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Pilot/Controller Glossary



requirements  in  14 CFR  Part 91  (for  specific

operating requirements, please refer to 14 CFR

Part 91). For IFR operations in any class of controlled

airspace, a pilot must file an IFR flight plan and

receive an appropriate ATC clearance. Each Class B,

Class C, and Class D airspace area designated for an

airport contains at least one primary airport around

which the airspace is designated (for specific

designations and descriptions of the airspace classes,

please refer to 14 CFR Part 71).

c. Controlled airspace in the United States is

designated as follows:

1. CLASS A− Generally, that airspace from

18,000 feet MSL up to and including FL 600,

including the airspace overlying the waters within 12

nautical miles of the coast of the 48 contiguous States

and Alaska. Unless otherwise authorized, all persons

must operate their aircraft under IFR.

2. CLASS B− Generally, that airspace from the

surface to 10,000 feet MSL surrounding the nation’s

busiest airports in terms of airport operations or

passenger enplanements. The configuration of each

Class B airspace area is individually tailored and

consists of a surface area and two or more layers

(some Class B airspace areas resemble upside-down

wedding cakes), and is designed to contain all

published instrument procedures once an aircraft

enters the airspace. An ATC clearance is required for

all aircraft to operate in the area, and all aircraft that

are so cleared receive separation services within the

airspace. The cloud clearance requirement for VFR

operations is “clear of clouds.”

3. CLASS C− Generally, that airspace from the

surface to 4,000 feet above the airport elevation

(charted in MSL) surrounding those airports that

have an operational control tower, are serviced by a

radar approach control, and that have a certain

number of IFR operations or passenger enplane-

ments. Although the configuration of each Class C

area is individually tailored, the airspace usually

consists of a surface area with a 5 nautical mile (NM)

radius, a circle with a 10NM radius that extends no

lower than 1,200 feet up to 4,000 feet above the

airport elevation, and an outer area that is not charted.

Each person must establish two-way radio commu-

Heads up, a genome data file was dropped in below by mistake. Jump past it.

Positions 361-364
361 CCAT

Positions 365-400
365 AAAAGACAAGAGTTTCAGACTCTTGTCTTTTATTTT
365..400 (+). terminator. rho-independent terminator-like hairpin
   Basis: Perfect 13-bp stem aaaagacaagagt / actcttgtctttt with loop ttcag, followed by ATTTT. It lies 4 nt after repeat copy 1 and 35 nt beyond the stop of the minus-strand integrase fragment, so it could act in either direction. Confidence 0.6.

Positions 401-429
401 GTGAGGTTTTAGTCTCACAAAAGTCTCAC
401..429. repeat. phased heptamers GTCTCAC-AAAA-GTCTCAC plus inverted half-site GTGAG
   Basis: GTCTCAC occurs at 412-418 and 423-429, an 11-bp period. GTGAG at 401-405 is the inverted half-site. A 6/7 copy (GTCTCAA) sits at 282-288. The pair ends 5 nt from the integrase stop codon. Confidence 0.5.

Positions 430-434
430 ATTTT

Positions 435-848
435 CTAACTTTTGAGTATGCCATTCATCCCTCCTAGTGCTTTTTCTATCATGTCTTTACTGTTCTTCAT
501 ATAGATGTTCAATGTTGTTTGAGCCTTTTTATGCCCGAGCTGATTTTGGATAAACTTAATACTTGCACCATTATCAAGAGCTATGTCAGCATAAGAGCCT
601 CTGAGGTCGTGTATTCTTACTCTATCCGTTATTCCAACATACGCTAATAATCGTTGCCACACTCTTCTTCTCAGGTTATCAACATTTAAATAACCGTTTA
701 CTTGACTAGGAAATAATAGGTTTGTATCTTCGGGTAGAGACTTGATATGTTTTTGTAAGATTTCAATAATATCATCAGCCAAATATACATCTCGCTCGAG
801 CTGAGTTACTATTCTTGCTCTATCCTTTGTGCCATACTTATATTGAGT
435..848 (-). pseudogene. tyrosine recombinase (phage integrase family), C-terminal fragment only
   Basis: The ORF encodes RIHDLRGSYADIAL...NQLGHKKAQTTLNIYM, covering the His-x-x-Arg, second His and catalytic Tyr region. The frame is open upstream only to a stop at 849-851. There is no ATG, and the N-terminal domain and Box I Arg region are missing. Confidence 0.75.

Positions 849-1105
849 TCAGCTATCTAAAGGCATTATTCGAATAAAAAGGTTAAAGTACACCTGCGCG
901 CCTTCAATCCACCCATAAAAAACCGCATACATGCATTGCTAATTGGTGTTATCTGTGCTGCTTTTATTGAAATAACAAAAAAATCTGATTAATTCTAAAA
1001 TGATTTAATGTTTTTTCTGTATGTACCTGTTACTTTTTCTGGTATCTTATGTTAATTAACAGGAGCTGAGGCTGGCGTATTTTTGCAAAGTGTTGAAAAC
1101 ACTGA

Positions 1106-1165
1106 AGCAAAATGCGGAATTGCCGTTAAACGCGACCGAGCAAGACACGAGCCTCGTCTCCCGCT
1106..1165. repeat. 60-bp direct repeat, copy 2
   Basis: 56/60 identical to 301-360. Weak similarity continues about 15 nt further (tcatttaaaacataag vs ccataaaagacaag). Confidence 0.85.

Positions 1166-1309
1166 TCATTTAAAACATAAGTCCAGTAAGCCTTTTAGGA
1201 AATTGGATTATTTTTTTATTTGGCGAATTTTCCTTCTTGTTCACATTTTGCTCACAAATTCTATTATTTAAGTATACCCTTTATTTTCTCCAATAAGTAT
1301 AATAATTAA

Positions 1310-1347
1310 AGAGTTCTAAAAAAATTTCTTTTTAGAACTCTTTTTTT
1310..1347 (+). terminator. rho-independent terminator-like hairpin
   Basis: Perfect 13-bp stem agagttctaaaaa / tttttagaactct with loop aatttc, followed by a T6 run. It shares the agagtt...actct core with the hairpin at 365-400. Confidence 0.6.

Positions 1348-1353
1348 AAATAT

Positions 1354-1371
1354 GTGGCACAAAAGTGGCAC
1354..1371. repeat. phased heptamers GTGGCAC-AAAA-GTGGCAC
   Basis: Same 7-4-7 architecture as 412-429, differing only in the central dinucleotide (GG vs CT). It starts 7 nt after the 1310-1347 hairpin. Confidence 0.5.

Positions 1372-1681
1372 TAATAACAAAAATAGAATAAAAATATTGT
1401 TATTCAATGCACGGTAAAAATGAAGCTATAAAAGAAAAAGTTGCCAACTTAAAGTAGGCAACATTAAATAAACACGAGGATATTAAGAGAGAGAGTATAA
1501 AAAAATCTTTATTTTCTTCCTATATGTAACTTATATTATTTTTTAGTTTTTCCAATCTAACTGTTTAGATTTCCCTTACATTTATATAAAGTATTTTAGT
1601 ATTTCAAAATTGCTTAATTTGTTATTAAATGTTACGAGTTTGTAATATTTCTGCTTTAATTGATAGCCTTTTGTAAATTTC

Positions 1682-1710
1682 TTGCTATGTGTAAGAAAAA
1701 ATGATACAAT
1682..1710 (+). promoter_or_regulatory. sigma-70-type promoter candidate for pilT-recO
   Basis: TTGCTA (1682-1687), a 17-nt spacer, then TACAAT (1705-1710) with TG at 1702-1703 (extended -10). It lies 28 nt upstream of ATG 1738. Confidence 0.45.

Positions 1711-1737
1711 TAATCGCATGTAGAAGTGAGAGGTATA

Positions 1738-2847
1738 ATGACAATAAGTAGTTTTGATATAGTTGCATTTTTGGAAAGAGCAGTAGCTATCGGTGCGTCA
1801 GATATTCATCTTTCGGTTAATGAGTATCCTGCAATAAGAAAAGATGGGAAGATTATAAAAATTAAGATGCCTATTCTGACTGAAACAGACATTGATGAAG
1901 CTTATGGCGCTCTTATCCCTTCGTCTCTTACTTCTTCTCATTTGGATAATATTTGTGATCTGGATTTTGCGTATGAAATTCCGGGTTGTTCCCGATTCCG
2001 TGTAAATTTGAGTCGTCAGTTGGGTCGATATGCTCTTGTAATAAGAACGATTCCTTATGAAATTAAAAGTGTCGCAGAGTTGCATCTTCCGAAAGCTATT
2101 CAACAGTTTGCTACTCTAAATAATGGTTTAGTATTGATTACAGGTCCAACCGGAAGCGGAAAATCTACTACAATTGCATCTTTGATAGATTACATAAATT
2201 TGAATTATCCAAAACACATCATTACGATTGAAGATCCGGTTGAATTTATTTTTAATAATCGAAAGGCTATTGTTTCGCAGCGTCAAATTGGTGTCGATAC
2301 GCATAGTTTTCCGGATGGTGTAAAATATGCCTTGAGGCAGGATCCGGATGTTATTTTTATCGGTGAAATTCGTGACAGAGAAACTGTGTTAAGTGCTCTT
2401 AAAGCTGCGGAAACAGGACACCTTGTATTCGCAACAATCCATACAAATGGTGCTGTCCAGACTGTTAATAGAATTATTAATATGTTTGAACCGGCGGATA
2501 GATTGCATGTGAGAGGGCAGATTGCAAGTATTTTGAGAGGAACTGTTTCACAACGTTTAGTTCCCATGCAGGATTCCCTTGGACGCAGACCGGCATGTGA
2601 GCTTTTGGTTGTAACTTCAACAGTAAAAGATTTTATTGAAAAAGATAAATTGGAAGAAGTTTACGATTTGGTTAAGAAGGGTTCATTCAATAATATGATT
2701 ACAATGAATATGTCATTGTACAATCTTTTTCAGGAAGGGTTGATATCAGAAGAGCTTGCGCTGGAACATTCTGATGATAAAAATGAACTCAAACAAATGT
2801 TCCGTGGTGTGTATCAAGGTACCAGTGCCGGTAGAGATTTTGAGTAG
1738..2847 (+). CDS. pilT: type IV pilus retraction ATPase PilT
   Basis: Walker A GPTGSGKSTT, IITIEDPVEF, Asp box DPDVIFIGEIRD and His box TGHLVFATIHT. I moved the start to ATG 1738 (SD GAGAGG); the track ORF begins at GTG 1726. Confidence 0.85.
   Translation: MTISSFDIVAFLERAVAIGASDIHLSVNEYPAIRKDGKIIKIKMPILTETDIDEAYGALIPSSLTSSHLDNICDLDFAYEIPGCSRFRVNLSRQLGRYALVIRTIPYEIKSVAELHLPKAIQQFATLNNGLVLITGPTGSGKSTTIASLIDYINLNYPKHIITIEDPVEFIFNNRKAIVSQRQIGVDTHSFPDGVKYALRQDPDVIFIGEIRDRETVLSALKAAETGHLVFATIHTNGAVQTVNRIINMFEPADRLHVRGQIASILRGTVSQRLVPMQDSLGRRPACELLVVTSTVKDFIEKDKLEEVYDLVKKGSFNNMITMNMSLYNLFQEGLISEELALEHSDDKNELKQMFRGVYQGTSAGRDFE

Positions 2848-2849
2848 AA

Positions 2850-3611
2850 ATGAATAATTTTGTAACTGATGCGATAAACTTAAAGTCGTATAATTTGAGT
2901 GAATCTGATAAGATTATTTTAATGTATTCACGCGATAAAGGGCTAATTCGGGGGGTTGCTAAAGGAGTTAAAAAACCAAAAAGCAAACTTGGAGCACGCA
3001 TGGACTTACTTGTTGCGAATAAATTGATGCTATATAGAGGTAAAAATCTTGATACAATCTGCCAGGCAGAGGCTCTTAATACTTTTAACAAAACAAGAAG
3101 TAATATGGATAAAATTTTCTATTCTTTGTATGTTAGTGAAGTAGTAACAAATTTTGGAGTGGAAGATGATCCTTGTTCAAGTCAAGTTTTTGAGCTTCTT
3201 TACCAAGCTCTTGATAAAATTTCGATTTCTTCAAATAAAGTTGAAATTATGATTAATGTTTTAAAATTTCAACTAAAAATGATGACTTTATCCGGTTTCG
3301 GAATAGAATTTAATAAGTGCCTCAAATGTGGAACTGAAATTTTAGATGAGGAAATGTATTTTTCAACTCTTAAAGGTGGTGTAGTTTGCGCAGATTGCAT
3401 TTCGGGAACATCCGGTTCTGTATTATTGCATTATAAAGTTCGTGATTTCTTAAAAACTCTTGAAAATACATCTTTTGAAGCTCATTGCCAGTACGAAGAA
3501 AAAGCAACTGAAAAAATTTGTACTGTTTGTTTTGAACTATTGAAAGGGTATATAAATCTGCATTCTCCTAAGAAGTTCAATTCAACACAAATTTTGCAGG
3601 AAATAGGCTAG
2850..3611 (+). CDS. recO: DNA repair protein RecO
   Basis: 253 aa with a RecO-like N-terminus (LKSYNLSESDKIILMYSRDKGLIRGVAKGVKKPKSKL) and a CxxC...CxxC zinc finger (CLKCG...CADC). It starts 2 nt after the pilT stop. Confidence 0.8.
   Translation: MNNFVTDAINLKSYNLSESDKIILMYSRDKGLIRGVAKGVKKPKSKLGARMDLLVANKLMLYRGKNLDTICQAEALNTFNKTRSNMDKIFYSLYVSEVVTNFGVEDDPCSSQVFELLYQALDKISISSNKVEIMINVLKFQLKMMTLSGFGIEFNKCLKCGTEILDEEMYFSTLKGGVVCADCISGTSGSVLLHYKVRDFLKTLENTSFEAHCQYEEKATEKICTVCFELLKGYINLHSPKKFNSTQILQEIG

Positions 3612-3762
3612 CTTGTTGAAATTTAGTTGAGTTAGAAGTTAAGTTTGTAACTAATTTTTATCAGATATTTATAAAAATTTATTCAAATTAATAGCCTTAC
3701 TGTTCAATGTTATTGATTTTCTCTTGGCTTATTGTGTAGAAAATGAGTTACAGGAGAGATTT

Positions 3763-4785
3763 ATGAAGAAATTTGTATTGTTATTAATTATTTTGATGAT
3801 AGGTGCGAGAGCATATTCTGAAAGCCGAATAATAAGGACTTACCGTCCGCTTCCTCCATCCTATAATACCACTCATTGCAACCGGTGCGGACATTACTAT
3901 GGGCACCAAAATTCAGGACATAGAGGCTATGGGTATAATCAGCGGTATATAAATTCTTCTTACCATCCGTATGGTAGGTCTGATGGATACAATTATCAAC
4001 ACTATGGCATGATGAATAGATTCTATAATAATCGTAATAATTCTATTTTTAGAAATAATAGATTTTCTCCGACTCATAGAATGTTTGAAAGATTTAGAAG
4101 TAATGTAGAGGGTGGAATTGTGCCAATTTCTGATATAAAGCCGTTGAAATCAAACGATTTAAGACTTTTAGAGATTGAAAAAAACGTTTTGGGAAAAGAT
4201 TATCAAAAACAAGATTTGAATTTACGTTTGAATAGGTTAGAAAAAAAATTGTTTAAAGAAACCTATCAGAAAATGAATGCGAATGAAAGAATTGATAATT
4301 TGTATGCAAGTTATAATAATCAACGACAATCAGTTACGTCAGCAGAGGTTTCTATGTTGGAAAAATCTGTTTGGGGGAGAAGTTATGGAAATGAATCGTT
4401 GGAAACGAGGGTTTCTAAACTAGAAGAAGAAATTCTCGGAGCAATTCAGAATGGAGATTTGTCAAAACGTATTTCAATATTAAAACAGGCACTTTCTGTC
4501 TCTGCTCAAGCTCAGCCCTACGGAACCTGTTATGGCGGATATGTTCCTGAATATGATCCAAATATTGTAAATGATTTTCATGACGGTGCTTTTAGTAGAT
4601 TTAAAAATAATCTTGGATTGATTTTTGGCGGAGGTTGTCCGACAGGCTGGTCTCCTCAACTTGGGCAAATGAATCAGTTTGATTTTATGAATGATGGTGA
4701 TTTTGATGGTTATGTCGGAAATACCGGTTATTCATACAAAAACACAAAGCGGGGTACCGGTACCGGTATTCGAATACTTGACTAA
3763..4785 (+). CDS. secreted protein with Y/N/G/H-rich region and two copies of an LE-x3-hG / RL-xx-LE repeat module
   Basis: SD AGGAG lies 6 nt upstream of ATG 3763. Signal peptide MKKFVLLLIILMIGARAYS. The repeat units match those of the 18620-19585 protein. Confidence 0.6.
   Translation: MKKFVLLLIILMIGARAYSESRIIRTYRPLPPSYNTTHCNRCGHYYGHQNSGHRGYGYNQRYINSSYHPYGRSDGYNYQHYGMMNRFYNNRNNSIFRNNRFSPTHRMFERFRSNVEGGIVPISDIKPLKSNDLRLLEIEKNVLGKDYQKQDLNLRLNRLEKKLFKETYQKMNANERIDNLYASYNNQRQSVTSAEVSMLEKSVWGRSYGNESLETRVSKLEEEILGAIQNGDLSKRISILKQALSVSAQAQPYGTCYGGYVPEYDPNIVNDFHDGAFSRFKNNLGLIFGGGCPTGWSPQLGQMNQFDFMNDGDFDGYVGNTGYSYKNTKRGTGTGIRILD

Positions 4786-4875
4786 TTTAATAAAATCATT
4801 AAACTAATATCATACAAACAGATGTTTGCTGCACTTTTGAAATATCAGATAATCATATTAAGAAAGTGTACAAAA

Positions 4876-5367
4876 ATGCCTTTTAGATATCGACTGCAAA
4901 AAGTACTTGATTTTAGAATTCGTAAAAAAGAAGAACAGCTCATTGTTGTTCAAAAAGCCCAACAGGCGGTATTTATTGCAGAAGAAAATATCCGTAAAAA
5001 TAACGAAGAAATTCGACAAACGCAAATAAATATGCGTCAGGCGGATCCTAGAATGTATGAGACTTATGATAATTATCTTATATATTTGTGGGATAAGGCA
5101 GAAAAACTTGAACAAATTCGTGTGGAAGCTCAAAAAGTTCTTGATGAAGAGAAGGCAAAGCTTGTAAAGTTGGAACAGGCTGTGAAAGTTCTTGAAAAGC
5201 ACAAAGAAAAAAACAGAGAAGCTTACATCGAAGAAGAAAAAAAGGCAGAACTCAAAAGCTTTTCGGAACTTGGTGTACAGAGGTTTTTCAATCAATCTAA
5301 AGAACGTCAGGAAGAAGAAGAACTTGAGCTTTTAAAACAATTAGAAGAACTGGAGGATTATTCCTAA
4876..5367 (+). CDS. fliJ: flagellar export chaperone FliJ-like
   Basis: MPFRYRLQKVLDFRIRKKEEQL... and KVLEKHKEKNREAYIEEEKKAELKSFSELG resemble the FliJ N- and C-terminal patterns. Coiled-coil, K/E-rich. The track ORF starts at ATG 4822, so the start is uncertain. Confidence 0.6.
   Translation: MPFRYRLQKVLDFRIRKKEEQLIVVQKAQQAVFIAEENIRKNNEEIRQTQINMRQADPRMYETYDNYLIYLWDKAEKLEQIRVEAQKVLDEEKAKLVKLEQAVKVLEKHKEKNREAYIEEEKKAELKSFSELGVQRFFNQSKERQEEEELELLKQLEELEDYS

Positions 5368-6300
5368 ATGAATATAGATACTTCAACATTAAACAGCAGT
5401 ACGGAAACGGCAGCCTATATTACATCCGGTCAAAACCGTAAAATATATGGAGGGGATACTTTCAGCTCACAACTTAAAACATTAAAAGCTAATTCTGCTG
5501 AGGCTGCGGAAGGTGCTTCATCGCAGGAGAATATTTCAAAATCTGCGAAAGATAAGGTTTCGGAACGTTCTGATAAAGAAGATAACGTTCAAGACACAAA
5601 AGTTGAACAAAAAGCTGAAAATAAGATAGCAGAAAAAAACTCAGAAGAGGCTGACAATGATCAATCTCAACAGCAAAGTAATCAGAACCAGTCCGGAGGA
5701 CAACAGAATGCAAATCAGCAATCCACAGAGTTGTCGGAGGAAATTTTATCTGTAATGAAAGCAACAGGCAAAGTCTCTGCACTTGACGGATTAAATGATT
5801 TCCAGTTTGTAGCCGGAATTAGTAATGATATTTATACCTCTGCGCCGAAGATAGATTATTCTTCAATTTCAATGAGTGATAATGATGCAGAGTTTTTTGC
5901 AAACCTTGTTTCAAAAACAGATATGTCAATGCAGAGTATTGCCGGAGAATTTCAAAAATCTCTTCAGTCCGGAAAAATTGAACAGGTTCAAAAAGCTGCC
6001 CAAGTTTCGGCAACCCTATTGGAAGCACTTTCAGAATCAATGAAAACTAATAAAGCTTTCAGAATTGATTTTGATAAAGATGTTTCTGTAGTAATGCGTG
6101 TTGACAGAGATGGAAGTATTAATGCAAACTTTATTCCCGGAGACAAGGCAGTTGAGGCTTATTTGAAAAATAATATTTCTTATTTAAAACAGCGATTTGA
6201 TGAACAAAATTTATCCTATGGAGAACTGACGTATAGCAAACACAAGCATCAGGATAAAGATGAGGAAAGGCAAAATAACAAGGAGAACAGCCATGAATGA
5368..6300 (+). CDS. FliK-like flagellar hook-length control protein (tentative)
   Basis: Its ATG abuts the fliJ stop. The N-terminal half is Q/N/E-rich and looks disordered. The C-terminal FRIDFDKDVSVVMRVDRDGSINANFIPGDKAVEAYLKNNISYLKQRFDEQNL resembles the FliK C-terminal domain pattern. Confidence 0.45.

nications with the ATC facility providing air traffic

services prior to entering the airspace and thereafter

maintain those communications while within the

airspace. VFR aircraft are only separated from IFR

aircraft within the airspace.


4. CLASS D− Generally, that airspace from the

surface to 2,500 feet above the airport elevation

(charted in MSL) surrounding those airports that

have an operational control tower. The configuration

of each Class D airspace area is individually tailored

and when instrument procedures are published, the

airspace will normally be designed to contain the

procedures. Arrival extensions for instrument

approach procedures may be Class D or Class E

airspace. Unless otherwise authorized, each person

must establish two-way radio communications with

the ATC facility providing air traffic services prior to

entering the airspace and thereafter maintain those

communications while in the airspace. No separation

services are provided to VFR aircraft.

5. CLASS E− Generally, if the airspace is not

Class A, Class B, Class C, or Class D, and it is

controlled airspace, it is Class E airspace. Class E

airspace extends upward from either the surface or a

designated altitude to the overlying or adjacent

controlled airspace. When designated as a surface

area, the airspace will be configured to contain all

instrument procedures. Also in this class are Federal

airways, airspace beginning at either 700 or 1,200

feet AGL used to transition to/from the terminal or en

route environment, en route domestic, and offshore

airspace areas designated below 18,000 feet MSL.

Unless designated at a lower altitude, Class E

airspace begins at 14,500 MSL over the United

States, including that airspace overlying the waters

within 12 nautical miles of the coast of the 48

contiguous States and Alaska, up to, but not

including 18,000 feet MSL, and the airspace above

FL 600.

of defined dimensions within which air traffic control

service is provided to IFR flights and to VFR flights

in accordance with the airspace classification.

Note: Controlled airspace is a generic term which

covers ATS airspace Classes A, B, C, D, and E.


assigned during a Traffic Management Program. This

time may be modified due to adjustments or user




Pilot/Controller Glossary